Environmentally Friendly Home Construction Ideas

Posted On: July 30, 2020
environmentally friendly homes

Green building can mean a lot of different things. 

Energy efficiency ranks at the top of the list, due to ongoing savings that help homeowners recoup their investment. In a 2007 survey, consumers said they'd be willing to spend an extra $8,964 on a home if it was energy efficient.  But there are other aspects to green building, like sustainable materials and preserving indoor air quality.

You don't have to become a dedicated green builder to get a piece of this market. You can simply add green options to your services.  There are many ways to green a new home (or a home remodeling project) that don't require radical measures.

Here are the top six green amenities you can offer for a more energy-efficient or environmentally friendly home.

#1: Insulation

Properly insulating a home is one of the most fundamental steps a home builder can take towards environmentally friendly construction.

Heating and cooling are responsible for half of the energy consumption in your average home, so installing high-quality insulation and properly sealing windows, doors, and ducts can make a huge impact on energy consumption and costs.

Take it a step further and use recycled or sustainable materials for even greener results.

#2: Energy-Smart Roofing

Standard roofs can reach 150°F or higher on a summer day.  Building or coating a roof in materials that reflect the sun or hold less heat can reduce air conditioning needs, improve comfort in non-air-conditioned structures, and extend roof life.

If you work in an area where cooling costs are the primary concern, consider promoting cool roof options.  On the other hand, cool roofs can increase heating costs, so it's a poor strategy if you live somewhere with harsh winters.

And of course, the other green option for roofing is to install solar panels.  New construction is a much better time to install solar than retrofitting an existing structure.  Residential systems are cheaper than ever, and homeowners can recoup the costs by selling excess power back to the utility company.

The financial advantages vary based on where you live, so learn about local energy costs, climate, and state incentives before you decide to invest resources here.

#3: Energy Star Windows

Energy Star windows reduce heat and sound transfer with features like three or more panes, quality framing materials, and special coatings.  Energy Star doors and skylights are also available.  These products are more expensive, but homeowners can save hundreds per month in energy bills and they'll get a quieter home.

The savings vary by region and the right kind of window varies by climate, so you'll want to do your homework here, as well. 

#4: High Efficiency or Multi-Zone HVAC Systems

Proper installation is critical in high efficiency HVAC systems. Ducts need to be straight, short, and air-tight, with under 10% leakage.

These systems don't just save money on energy. They also tend to be quieter, produce less variation in temperature, and experience reduced wear and tear.

Even if homeowners don’t want to go with a pricey high efficiency system, you can offer a programmable or smart thermostat that is compatible with their traditional HVAC.  Programmable thermostats also spell energy savings by letting you automate lower usage when you're out and comfort when you're in.

Multi-zone heating and cooling systems are another option. They offer long-term energy savings by keeping each room an appropriate temperature.  They can also fix comfort concerns like extreme temperature differentials in different parts of the house, or very different individual preferences for sleeping temperature.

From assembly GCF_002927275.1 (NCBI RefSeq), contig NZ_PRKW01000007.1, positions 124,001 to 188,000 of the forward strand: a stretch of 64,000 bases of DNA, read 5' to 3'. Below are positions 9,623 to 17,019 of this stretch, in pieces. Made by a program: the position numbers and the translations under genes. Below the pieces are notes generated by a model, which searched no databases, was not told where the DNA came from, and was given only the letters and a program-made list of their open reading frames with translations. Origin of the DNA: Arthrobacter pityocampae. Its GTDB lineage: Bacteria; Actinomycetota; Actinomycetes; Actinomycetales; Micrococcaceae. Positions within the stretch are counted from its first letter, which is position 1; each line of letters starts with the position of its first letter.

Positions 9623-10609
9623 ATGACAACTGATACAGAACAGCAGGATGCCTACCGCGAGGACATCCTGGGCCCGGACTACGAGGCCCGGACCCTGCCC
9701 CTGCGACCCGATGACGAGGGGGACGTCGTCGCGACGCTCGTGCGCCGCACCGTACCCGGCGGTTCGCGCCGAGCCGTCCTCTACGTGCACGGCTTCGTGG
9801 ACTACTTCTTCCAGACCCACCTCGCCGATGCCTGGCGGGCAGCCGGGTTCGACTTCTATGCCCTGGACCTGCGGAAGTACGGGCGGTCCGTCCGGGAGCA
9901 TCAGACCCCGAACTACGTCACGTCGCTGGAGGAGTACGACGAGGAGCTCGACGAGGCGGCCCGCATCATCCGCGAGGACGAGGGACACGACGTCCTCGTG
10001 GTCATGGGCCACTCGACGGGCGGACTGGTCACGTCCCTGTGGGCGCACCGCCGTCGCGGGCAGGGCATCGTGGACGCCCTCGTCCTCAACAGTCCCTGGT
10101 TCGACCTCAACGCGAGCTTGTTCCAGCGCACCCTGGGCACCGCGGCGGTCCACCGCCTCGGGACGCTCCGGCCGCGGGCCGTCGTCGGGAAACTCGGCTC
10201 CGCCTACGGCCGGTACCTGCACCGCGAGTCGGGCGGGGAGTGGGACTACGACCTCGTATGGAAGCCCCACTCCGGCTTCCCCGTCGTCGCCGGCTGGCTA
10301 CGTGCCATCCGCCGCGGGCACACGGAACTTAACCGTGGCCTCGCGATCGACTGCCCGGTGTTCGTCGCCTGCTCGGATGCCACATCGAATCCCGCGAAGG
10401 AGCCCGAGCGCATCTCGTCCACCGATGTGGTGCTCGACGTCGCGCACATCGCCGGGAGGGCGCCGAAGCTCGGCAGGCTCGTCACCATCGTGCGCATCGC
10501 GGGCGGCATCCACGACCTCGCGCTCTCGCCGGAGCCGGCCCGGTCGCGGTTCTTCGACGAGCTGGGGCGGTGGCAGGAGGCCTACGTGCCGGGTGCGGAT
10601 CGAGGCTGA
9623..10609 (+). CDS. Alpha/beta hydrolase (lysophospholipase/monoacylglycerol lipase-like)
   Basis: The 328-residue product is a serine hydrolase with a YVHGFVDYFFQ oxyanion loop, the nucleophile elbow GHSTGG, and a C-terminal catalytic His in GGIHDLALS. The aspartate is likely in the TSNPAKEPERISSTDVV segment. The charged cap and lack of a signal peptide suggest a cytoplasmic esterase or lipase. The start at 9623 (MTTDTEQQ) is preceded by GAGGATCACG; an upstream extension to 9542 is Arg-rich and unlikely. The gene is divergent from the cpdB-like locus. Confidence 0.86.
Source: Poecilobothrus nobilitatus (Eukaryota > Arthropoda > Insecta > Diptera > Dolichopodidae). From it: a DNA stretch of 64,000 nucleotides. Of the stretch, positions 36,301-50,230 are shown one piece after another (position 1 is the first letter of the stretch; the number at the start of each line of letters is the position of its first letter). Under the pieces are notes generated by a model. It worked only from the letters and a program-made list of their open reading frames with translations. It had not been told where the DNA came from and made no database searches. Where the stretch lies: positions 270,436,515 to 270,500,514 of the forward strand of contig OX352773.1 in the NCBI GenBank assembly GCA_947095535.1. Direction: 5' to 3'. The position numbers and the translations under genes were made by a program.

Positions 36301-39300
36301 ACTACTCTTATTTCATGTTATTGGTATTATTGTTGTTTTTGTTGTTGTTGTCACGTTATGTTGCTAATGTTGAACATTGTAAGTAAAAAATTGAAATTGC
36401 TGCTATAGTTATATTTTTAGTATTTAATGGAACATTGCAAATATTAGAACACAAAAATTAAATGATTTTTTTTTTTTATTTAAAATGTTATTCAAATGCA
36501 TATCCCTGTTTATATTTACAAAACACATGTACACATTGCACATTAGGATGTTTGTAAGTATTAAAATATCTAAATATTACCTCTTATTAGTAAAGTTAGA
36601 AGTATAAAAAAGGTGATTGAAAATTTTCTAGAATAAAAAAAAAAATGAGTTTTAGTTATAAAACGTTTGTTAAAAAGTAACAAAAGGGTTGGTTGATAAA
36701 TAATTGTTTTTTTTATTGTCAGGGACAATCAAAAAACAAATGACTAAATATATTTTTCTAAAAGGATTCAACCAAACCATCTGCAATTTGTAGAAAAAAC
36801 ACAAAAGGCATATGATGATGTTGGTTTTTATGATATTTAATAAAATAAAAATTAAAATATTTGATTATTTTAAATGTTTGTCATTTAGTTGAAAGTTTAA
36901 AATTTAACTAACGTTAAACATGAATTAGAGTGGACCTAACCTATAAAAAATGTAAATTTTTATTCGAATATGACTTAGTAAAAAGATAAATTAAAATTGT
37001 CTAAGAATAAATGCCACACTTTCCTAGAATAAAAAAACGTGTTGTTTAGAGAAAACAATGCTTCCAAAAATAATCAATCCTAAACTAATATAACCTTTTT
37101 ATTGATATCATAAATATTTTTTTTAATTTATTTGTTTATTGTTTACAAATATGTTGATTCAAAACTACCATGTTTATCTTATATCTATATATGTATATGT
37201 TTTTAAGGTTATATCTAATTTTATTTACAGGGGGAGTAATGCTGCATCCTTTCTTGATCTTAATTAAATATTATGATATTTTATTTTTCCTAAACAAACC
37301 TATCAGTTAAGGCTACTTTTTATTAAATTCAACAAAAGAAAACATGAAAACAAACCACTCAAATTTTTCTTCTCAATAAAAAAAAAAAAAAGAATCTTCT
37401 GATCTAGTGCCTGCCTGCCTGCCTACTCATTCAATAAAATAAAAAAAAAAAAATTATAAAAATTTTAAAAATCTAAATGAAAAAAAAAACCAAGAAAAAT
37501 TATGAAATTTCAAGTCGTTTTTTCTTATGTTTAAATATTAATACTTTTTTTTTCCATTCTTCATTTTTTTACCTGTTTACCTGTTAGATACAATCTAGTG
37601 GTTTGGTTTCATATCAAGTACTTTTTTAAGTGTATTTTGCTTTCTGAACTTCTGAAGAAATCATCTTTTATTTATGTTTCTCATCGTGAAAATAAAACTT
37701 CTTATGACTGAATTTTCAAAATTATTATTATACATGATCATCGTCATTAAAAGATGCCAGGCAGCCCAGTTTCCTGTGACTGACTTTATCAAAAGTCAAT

#5: Recycled & Sustainable Materials

In addition to the recycled or sustainable insulation discussed above, you can also consider using reclaimed wood, recycled plastic lumber, and recycled tile where appropriate.

Flooring is perhaps the best area of home construction for sustainable materials. Bamboo has become a popular flooring option, in part because it's highly renewable; bamboo is technically a grass and grows very quickly. Better yet, it's cheaper than traditional hardwood flooring.

Linoleum, made from dried and milled flax seeds, is making a comeback as well, due to its sustainability, long lifespan, and hypoallergenic qualities.

#6: Low VOC Materials

A different component of green building that's attractive to consumers is the use of materials that are low in volatile organic compounds (VOCs). These compounds are "off-gassed" by new building materials like paint, varnish, carpet, vinyl flooring, and composite wood.

In other words, many traditionally built new homes emit harmful gasses like benzene, ethyl glycol, formaldehyde, and others.

In the short term, high VOC levels can lead to acute symptoms like headaches and worsening asthma, but over the course of years, they've been associated with cancer and damage to the liver, kidneys, and central nervous system.

Home buyers with respiratory issues or young children are seeking low-VOC homes in increasing numbers. There are now several regulated labeling programs for low- or no-VOC products to help you practice source control during a build.  Ventilating a new home before occupancy is another option.

The installation of energy-recovery ventilators (ERVs) are also an attractive feature for anyone concerned about their home's indoor air quality.

Bottom Line

Marketing yourself as a green or energy-efficient home builder is a good investment in your future. We also know it can insulate you from some of the housing market fluctuations. Just don't forget the basics. The latest building trends are nothing without a properly trained crew and dedicated craftsmanship.

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